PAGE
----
Friday, September 30, 2005

Real Life Fantasy

“Is this the real life? Is this just fantasy?” –Queen, “Bohemian Rhapsody”

No time for a full Sun Belt West preview today, so I'll post something I had been working on for next week. Maybe you can chew on it over the weekend. Have a good one.

I had never caught fantasy fever until a few years ago after some high school budroes asked me to join their fantasy baseball league. I saw this as an opportunity to interact with some long-lost chums from my formative years—years rife with post-football game dances, ridiculously long conversations about who we would like to date, and an incredible amount of Sportscenter viewing. Fantasy sports seemed to be a nice arena in which to re-establish contact. We all love sports. We all love stats. We all love talking trash to one another. It seemed like a natural fit.

Admittedly, I have enjoyed the leagues, but I think that is mostly due to the fact that I do not live and die with any professional team. I can assemble a motley group of players from the Browns, Bengals, and Steelers free of guilt. I can have Derek Jeter and Jason Varitek, icons of Yankeedom and Red Sox Nation, in my lineup with no cognitive dissonance. I could put Shaq and Kobe in my starting lineup and sleep like a baby. The only team with whom I live and die is Western Kentucky University—a college team immune from fantasy statistics. I renounced my Yankee fandom years ago and I have never supported any NBA team with vigor. I loosely consider myself an Oakland Raiders fan, but that stems from the fact that Bo Jackson was my childhood hero. It is more of an obligation than a passion with the Raiders. My home state of Kentucky has no major professional sports teams and “hockey” is something that you do in the woods when lacking proper toilet facilities. A good portion of the state supports the Reds or the Bengals, but I never felt connected to either of those teams. Cincinnati is a long way from my hometown of Hudson, KY.

Why can I not get connected to a pro team? A combination of many factors probably contributed to this dilemma, including the marketing of players over teams, free agency, overpaid prima donnas, strikes, and any number of other issues. College basketball fights its own corruption demons, but I know that WKU players are not going to strike or hold out and I see the cars that many of our players drive. These guys are NOT getting plush vehicles from WKU—that is for sure. Oh, and Scott Boras does not represent any of them. That is always a bonus.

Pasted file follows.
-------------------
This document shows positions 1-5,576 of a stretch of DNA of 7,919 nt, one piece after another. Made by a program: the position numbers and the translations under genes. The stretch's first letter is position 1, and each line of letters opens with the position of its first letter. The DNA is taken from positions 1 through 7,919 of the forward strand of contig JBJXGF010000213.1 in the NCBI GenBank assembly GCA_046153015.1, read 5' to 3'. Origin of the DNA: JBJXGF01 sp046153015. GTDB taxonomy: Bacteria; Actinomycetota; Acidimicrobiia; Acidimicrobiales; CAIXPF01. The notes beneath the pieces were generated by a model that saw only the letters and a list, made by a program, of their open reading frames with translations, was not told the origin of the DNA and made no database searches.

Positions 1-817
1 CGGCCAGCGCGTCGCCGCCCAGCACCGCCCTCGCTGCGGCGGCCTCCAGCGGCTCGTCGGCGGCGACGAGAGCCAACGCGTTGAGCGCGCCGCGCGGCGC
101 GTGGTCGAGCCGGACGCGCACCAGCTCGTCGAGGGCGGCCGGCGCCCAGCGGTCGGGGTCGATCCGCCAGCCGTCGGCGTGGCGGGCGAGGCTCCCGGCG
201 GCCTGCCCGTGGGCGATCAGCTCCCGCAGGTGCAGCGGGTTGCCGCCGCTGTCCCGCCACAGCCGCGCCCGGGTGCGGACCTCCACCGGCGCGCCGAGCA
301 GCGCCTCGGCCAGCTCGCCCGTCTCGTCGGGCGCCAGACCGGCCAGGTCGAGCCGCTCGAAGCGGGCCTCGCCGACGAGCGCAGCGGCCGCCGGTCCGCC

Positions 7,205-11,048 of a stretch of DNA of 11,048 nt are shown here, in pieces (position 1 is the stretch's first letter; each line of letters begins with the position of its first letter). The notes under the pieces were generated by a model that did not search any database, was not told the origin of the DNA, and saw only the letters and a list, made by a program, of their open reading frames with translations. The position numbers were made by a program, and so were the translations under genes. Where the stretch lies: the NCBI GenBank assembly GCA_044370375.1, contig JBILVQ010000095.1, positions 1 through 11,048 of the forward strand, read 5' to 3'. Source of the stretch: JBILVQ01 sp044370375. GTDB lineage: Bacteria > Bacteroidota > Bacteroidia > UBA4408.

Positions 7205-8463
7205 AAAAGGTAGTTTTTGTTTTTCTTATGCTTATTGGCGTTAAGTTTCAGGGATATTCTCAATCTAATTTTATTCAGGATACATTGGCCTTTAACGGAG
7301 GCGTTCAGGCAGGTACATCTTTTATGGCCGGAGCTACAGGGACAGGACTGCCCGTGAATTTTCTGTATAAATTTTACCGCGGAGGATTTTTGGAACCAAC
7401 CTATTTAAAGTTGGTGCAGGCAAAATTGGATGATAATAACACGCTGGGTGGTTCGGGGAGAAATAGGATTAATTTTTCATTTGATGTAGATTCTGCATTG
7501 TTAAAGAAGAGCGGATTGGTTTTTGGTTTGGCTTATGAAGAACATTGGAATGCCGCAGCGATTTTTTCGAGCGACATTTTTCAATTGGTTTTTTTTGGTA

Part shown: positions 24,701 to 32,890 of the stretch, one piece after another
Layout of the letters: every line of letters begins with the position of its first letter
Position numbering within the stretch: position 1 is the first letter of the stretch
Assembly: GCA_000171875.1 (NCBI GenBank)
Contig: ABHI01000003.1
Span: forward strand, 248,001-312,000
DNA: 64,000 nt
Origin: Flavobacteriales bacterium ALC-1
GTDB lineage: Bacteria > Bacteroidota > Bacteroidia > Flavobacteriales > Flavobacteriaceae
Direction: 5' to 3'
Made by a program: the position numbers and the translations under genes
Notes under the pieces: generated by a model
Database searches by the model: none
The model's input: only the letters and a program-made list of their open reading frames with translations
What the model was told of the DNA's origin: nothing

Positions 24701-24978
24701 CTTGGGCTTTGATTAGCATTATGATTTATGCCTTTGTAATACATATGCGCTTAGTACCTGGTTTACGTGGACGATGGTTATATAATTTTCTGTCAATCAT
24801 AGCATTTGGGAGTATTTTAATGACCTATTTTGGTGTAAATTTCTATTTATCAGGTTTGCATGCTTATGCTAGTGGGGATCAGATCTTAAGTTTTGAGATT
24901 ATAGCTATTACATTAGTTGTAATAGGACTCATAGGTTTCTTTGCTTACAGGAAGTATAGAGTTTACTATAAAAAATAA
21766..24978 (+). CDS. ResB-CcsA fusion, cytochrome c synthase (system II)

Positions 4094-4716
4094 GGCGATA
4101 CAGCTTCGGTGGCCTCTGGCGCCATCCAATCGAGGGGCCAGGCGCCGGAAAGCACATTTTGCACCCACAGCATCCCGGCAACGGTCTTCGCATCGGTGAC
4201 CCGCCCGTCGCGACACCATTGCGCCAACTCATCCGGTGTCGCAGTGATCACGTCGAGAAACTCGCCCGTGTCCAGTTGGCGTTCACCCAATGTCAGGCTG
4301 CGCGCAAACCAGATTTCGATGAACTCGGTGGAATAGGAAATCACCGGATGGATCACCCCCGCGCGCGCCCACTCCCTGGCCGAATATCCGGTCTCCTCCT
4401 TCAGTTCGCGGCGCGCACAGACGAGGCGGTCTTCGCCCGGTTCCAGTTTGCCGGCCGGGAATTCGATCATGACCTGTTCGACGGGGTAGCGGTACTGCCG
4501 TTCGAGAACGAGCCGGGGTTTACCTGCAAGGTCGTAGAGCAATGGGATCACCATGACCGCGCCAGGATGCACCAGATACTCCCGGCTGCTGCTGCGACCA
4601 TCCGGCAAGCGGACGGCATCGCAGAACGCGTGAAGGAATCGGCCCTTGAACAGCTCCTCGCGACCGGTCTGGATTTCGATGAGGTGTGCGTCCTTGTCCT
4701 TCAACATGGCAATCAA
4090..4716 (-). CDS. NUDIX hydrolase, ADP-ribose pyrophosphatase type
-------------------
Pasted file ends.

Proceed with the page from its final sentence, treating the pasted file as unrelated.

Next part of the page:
I have come to believe that the fantasy sports mentality has contributed to my lack of passion regarding any pro teams, too. Cable sports channels run scores and stats 24/7 on the bottom the screen. Every Sunday, there is a special “fantasy top 10” ticker. Tuesday night, Dan Patrick and Sean Salisbury discussed “Best Fantasy Picks” for this coming week during a segment of Sportscenter. Owning a fantasy team is the ultimate power trip, even though the owner has no real control over what a player does. It gives the illusion that one could be a good general manager, but it merely shows who can get lucky with injuries (especially in fantasy football) and who can log on the quickest and pick up Willie Parker, or whoever went nuts the week before, for insertion into next week’s lineup.

Team and atmosphere, competition and rivalry, sportsmanship in winning and losing—these ideas get shoved to the sidelines by fantasy sports. The Fantasy Mentality undermines all that is good about sports. There is no fantasy value for tailgating with college buddies. There is no stat line for the smell of popcorn wafting into my section at Diddle Arena. A last second shot to win the game registers as a measly two points in a fantasy league, but in reality it wields the terrible power to spark jubilation or strike crushing despair into thousands of hearts the moment it hits the bottom of the net. There is no added fantasy value for nippy winter walks to a college arena with wives, children, and family. No fantasy league standings can account for the power of a fight song or alma mater ringing in your ears. No bonuses apply from the halftime conversation with the elderly living encyclopedia sitting next to you who has had season tickets for thirty-five years. When my first concern is “How many yards did Corey Dillon have?”, and not, “Who won the Patriots game?”, then something is a tad askew. The value of the individual over the team serves as a sad indicator of our cultural values.

Reducing the experience of sports to a statline imprisons our passion. It fails to account for the wonderful experience of uniting with thousands of other REAL humans in cheering on a local college team or a towns’ Double-A club. It could even cause a Raiders’ fan to pick up a Denver Broncos running back in a pitiful and desperate attempt to shore up a disappointing fantasy running game or replace an injured player. And that, my friends, simply should not happen. That is an utter travesty.

Now, if you will excuse me, I have to make sure that I have Travis Hafner “active” tomorrow. He’s been red hot lately.